Distracted driving

While it's simple to tell drivers to not use their phones or to turn off their phones when operating a motor vehicle, it's also very easy to turn a phone back on or to reactively turn attention away from the road and onto a phone when it signals a notification. That is why it may be beneficial to drivers who own smart phones to download an app that silences all cellular communication when the user is driving. DMV.org has reviewed and suggests a few such apps that can hopefully deter drivers from looking at their phones while driving.  

Out of the several surveyed distracted driving apps, four stood out to DMV.org and were approved by organizations such as Fathers Against Drunk Driving and Mothers Agains Drunk Driving. The apps were chosen because they are compatible on both the Apple iOS and Android systems.

Distracted Driving Prevention Apps

1. LifeSaver

Aptly named, LifeSaver is geared toward stopping drivers enacting distracted driving by utilizing GPS tracking and reward systems. Because the app taps into GPS monitoring, it knows when a driver is on the road and prevents drivers from using their phones. Once the driver arrives at their destination, it will alert loved ones that it is now okay to call and that the driver safely arrived. This app isn't just geared toward parents and teenagers engaging in safe driving habits and related rewards, but commercial businesses as well. 

2. TrueMotion

One of the few free distracted driving apps that are available on both iOS and Android, TrueMotion uniquely utilizes a trip score system. The trip score points out to the user, the moments during the road trip that a driver was driving distractedly and presents an overall rating on the motorists driving. This can then be used to positively change future driving habits.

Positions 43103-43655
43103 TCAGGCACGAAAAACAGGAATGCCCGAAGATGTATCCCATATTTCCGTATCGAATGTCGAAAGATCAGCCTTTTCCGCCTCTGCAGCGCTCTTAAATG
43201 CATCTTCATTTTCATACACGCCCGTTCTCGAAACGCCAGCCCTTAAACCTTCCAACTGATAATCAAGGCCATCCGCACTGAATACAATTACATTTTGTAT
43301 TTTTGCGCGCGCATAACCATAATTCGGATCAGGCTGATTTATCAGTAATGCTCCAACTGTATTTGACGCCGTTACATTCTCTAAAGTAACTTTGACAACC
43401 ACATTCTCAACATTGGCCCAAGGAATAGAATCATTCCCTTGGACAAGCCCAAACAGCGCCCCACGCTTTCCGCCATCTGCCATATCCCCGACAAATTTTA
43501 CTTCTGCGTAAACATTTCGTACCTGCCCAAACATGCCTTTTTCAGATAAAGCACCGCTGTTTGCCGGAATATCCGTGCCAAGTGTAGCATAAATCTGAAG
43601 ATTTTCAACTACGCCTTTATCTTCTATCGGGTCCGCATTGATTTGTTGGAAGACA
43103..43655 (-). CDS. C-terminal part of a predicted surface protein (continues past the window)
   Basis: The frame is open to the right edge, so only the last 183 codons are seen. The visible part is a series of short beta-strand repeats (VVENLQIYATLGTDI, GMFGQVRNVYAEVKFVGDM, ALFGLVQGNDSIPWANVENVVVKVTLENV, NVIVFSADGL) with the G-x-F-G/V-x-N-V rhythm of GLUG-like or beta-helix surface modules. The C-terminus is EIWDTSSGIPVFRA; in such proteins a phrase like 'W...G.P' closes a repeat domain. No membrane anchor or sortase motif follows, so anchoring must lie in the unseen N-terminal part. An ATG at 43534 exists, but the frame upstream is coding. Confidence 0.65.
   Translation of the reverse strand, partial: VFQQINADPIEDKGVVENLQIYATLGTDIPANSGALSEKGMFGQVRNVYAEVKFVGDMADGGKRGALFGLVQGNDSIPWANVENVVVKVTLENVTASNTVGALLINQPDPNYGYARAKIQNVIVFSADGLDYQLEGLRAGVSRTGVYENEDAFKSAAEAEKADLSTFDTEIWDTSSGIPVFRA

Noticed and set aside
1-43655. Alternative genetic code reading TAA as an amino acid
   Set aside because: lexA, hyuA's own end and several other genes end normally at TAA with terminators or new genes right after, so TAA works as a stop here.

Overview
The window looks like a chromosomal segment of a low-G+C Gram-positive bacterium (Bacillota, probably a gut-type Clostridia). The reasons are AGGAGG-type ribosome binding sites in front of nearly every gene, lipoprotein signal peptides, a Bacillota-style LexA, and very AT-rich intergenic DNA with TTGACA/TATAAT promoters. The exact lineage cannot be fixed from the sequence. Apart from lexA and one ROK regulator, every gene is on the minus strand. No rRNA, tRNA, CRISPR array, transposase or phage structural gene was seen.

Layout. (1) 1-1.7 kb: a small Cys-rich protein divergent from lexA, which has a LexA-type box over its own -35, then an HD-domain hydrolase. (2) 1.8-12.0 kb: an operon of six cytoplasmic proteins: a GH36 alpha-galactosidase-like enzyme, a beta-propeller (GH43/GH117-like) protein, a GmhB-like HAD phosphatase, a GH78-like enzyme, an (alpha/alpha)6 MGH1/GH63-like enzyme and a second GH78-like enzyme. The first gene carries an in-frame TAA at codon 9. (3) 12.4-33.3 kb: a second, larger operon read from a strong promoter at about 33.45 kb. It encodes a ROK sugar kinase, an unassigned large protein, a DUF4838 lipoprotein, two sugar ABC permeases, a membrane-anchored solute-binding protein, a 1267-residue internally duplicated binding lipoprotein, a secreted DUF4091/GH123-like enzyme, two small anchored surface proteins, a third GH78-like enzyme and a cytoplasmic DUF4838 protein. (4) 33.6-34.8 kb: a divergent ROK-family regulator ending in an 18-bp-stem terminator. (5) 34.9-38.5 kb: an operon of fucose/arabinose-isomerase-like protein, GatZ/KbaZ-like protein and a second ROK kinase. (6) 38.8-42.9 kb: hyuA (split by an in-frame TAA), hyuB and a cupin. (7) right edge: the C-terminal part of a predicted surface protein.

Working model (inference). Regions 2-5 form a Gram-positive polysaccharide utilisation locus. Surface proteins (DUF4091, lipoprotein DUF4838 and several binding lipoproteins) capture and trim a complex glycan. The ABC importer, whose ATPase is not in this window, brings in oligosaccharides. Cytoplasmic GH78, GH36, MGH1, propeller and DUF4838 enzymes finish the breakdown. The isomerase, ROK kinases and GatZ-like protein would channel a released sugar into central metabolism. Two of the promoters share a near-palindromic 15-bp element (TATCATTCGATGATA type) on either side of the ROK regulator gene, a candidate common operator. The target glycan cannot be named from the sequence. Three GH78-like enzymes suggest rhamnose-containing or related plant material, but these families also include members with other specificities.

3. AT&T’s DriveMode

This app blocks any texts and phone calls to completely keep drivers from cellular distraction. It even automatically replies to text messages telling contacts that you are driving if they try to text you.

Also, since most parents control their children's cell phone usage already, parents who are worried about their teen driver can set up the app to alert them when it is not in use and if they are any changes to the settings. One of those helpful settings is that DriveMode can be set to automatically engage once the user's car is going more than 15 mph. This app also allows parents and all users to set up goals and prizes for the number of miles driven safely.

4. Drive Beehive

This app is the official safe driving app of Parents Against Distracted Driving. It creates incentives to promote safe driving by allowing the driver to connect with family, friends, schools, business, and any other responsible sponsor who can set an award for the amount of miles driven safely. 

Apple's iOS 11

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While it is not an app, The Michigan Law Firm blog recently informed readers of a feature of the new Apple iOS11 operating system called Do Not Disturb While Driving (DNDWD). Similar to ATT's DriveMode, when DNDWD is in use, the iPhone automatically detects speed when it determines that a user is driving, it proceeds to turn off of cellular communication. The DNDWD function also informs anyone trying to contact the phone that the owner is currently driving and even gives them the options to text the word 'urgent' if it is vital that the iPhone owner be reached. 

In today’s world, phones have become an essential item of everyday life. As useful as they are however, they can also be highly distracting and cause accidents. An accident can happen in a matter of seconds, coincidently the same amount of time people use to glimpse at a text message or to scroll through contacts to make a call. But it's not worth it! As DMV.org says, "Distracted driving accounts for 9 deaths every day—deaths that are completely preventable simply by keeping your eyes on the road and your hands on the wheel." 


Distracted driving apps exists for a very serious and useful reason - to save lives. If you or a loved have been injured in a motor vehicle accident due to a distracted driver, call The Michigan Law Firm, PLLC at 844.4MI.FIRM. Our firm offers experienced advice on distracted driving accidents and will work to fight for any benefits you may be entitled to under Michigan law.